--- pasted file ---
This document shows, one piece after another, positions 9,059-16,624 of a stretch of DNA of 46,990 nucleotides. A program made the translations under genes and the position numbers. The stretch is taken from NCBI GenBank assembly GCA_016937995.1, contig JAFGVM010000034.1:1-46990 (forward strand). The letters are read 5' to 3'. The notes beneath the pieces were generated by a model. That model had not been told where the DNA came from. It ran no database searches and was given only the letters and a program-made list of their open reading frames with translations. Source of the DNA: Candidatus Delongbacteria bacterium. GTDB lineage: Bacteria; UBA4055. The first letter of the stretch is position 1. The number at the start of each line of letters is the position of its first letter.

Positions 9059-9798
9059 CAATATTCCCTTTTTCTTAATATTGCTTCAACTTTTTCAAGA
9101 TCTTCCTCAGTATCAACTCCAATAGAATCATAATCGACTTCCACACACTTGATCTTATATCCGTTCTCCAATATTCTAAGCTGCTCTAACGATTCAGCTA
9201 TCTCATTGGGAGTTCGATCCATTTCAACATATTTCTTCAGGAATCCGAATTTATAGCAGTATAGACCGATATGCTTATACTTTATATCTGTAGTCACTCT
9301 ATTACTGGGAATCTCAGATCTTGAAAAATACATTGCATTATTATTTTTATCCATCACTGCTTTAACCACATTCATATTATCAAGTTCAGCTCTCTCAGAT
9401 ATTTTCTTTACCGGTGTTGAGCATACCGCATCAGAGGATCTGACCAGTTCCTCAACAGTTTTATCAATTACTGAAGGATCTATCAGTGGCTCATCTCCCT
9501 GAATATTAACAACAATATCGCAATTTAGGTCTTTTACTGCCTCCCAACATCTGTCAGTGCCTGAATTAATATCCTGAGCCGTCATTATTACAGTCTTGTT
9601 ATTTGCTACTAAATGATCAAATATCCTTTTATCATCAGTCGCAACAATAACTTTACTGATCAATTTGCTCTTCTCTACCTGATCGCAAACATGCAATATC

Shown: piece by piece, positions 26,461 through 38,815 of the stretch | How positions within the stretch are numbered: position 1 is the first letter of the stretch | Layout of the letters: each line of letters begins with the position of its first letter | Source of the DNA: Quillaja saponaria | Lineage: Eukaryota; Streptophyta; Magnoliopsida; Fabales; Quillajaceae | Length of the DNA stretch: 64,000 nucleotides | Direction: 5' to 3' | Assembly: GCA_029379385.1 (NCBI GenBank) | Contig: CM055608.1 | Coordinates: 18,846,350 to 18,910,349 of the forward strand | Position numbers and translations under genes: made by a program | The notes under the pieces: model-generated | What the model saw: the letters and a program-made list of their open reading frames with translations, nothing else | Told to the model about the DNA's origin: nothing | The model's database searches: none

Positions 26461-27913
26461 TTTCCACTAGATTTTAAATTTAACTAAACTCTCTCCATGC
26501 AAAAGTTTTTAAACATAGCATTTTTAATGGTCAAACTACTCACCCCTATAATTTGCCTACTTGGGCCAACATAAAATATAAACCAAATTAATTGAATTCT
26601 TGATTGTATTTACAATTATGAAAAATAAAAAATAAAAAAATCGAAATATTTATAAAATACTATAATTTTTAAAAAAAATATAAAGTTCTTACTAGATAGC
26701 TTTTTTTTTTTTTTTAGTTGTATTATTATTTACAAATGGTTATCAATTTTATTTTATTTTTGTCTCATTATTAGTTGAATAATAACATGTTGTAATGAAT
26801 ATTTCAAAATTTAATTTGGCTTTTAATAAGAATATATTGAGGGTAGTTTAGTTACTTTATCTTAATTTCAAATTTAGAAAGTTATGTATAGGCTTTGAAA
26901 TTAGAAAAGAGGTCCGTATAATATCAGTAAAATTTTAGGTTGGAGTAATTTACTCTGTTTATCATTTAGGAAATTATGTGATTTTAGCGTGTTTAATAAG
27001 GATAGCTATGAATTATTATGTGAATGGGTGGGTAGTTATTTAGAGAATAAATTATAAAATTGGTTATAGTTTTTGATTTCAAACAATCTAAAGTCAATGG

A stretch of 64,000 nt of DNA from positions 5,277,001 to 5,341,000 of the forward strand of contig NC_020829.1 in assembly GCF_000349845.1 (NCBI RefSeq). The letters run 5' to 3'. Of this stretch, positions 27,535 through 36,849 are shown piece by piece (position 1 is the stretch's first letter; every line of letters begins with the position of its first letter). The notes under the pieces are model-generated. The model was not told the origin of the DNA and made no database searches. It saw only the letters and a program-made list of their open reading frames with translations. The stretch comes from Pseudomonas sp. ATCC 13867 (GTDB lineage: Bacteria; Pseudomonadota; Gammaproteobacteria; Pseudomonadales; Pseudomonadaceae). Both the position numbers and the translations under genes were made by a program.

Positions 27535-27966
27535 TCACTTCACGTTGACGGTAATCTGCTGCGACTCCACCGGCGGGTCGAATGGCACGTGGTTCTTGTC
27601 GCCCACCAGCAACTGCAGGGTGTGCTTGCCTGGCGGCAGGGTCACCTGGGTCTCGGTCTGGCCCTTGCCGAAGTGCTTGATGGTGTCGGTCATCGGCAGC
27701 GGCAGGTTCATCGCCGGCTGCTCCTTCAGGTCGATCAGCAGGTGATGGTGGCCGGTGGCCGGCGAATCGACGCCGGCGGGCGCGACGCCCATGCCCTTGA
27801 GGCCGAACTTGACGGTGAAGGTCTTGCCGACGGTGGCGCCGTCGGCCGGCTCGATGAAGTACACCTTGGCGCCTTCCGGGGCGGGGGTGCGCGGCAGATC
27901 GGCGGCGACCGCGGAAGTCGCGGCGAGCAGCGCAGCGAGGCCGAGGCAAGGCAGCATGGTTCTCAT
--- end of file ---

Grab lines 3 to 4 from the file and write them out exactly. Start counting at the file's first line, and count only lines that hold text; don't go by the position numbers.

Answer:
9059 CAATATTCCCTTTTTCTTAATATTGCTTCAACTTTTTCAAGA
9101 TCTTCCTCAGTATCAACTCCAATAGAATCATAATCGACTTCCACACACTTGATCTTATATCCGTTCTCCAATATTCTAAGCTGCTCTAACGATTCAGCTA